3

I see a suspicious pattern in a last command output on RHEL:

$ last reboot
reboot   system boot  3.10.0-514.21.1. Wed Dec 13 10:25 - 11:53  (01:28)    
reboot   system boot  3.10.0-514.21.1. Mon Oct 30 16:23 - 11:53 (43+20:30)  
reboot   system boot  3.10.0-514.21.1. Fri Oct 20 16:53 - 11:53 (53+20:00)  
reboot   system boot  3.10.0-514.21.1. Mon Oct 16 09:21 - 11:53 (58+03:32)  
reboot   system boot  3.10.0-514.21.1. Fri Aug 25 15:53 - 11:53 (109+21:00) 
reboot   system boot  3.10.0-514.21.1. Tue Aug 22 15:36 - 11:53 (112+21:16) 
reboot   system boot  3.10.0-514.21.1. Fri Jul 21 16:38 - 11:53 (144+20:15) 
reboot   system boot  3.10.0-514.21.1. Fri Jun  9 15:00 - 16:18 (42+01:17)  
reboot   system boot  3.10.0-514.21.1. Mon Jun  5 11:20 - 16:18 (46+04:57)  
reboot   system boot  3.10.0-514.21.1. Thu Jun  1 09:49 - 16:18 (50+06:28)  
reboot   system boot  3.10.0-514.el7.x Wed May 31 17:46 - 09:49  (16:02)   

Namely, the 10th column shows the same time datum on several rows (e.g., 11:53 seven times, and 16:18 three times).

The man page does not explain what each column should represent.

Do you know the purpose of the 10th column of the last command's output?

  • that's usually the "logout" time, though I'm not sure what value makes sense for the "reboot" entry – Jeff Schaller Dec 13 '17 at 20:48
  • Thanks for the answer @jeff. Do you know if there's a man or other documentation that goes into the details of the last output format? – boardrider Dec 13 '17 at 20:49
  • for reboots, it's the time the system went down, but the durations in the last column seem like they're calculated not to the shutdown time, but to the current time (notice how the duration counter goes up 10 days between the events on Oct 30 and Oct 20, and similarly with the others). – ilkkachu Dec 13 '17 at 20:59
  • Meh, the first one has a similar output with the same ending time on multiple rows, but no explanation for it. I wonder if it's just broken records in wtmp – ilkkachu Dec 13 '17 at 21:12
3

When listing reboots, the tenth column shows the last “down time” following the boot, i.e. the time at which the system was shut down, as far as last can determine. This actually involves combining multiple records from the information stored in the system; to do so, last keeps track of the last down time it’s seen, and uses that blindly when it displays a “reboot” line.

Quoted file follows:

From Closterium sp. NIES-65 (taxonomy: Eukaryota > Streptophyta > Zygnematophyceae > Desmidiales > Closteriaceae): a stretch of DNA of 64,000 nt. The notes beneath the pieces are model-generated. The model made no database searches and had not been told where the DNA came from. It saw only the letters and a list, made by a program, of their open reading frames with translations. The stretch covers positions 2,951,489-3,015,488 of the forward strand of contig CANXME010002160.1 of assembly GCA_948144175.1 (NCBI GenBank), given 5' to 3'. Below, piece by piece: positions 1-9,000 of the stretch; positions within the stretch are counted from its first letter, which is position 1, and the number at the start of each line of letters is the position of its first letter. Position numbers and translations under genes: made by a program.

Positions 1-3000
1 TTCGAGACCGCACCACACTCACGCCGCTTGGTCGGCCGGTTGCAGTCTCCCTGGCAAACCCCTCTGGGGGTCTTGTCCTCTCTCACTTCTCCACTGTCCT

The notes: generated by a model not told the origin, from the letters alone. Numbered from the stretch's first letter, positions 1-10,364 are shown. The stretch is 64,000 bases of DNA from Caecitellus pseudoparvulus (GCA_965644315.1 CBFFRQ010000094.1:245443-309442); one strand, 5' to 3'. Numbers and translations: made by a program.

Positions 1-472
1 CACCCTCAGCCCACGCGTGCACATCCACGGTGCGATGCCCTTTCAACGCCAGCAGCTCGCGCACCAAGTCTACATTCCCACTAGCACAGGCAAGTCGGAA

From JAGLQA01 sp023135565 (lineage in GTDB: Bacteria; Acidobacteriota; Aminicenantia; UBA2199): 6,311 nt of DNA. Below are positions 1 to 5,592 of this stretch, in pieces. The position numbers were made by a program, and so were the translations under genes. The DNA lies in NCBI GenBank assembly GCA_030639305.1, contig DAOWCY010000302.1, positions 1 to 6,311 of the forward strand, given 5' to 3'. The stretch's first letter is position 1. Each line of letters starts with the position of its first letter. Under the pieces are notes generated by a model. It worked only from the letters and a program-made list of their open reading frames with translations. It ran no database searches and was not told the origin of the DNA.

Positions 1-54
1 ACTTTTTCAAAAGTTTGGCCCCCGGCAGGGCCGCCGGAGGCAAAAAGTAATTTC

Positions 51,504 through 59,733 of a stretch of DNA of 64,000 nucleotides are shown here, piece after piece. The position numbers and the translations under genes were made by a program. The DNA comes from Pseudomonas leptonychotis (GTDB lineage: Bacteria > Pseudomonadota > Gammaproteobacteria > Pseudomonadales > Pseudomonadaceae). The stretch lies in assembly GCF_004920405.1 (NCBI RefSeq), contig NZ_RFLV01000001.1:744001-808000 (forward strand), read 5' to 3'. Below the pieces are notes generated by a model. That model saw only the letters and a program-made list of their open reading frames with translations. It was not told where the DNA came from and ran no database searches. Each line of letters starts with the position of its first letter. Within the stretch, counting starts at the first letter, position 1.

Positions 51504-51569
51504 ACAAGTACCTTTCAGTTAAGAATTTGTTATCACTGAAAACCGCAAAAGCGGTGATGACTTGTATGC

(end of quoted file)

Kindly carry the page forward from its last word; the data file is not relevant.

Thus if the system is shut down abruptly, the shut down time won’t be stored, and last will use the previous record instead. Looking at your results:

reboot   system boot  3.10.0-514.21.1. Wed Dec 13 10:25 - 11:53  (01:28)    
reboot   system boot  3.10.0-514.21.1. Mon Oct 30 16:23 - 11:53 (43+20:30)  
reboot   system boot  3.10.0-514.21.1. Fri Oct 20 16:53 - 11:53 (53+20:00)  
reboot   system boot  3.10.0-514.21.1. Mon Oct 16 09:21 - 11:53 (58+03:32)  
reboot   system boot  3.10.0-514.21.1. Fri Aug 25 15:53 - 11:53 (109+21:00) 
reboot   system boot  3.10.0-514.21.1. Tue Aug 22 15:36 - 11:53 (112+21:16) 
reboot   system boot  3.10.0-514.21.1. Fri Jul 21 16:38 - 11:53 (144+20:15) 
reboot   system boot  3.10.0-514.21.1. Fri Jun  9 15:00 - 16:18 (42+01:17)  
reboot   system boot  3.10.0-514.21.1. Mon Jun  5 11:20 - 16:18 (46+04:57)  
reboot   system boot  3.10.0-514.21.1. Thu Jun  1 09:49 - 16:18 (50+06:28)  
reboot   system boot  3.10.0-514.el7.x Wed May 31 17:46 - 09:49  (16:02)

last found a record indicating a shut down at 11:53 on December 13, and then several records indicating a start time; so it used that single shut down time for all of them. Then it found a shut down record for 42 days after June 9, at 16:18, and used that, again several times because it didn’t find any other shut down record until 09:49 on June 1.

You can see this in the last source code; search for “lastdown” to find where it’s updated (and used).

Your Answer

By clicking “Post Your Answer”, you agree to our terms of service, privacy policy and cookie policy

Not the answer you're looking for? Browse other questions tagged or ask your own question.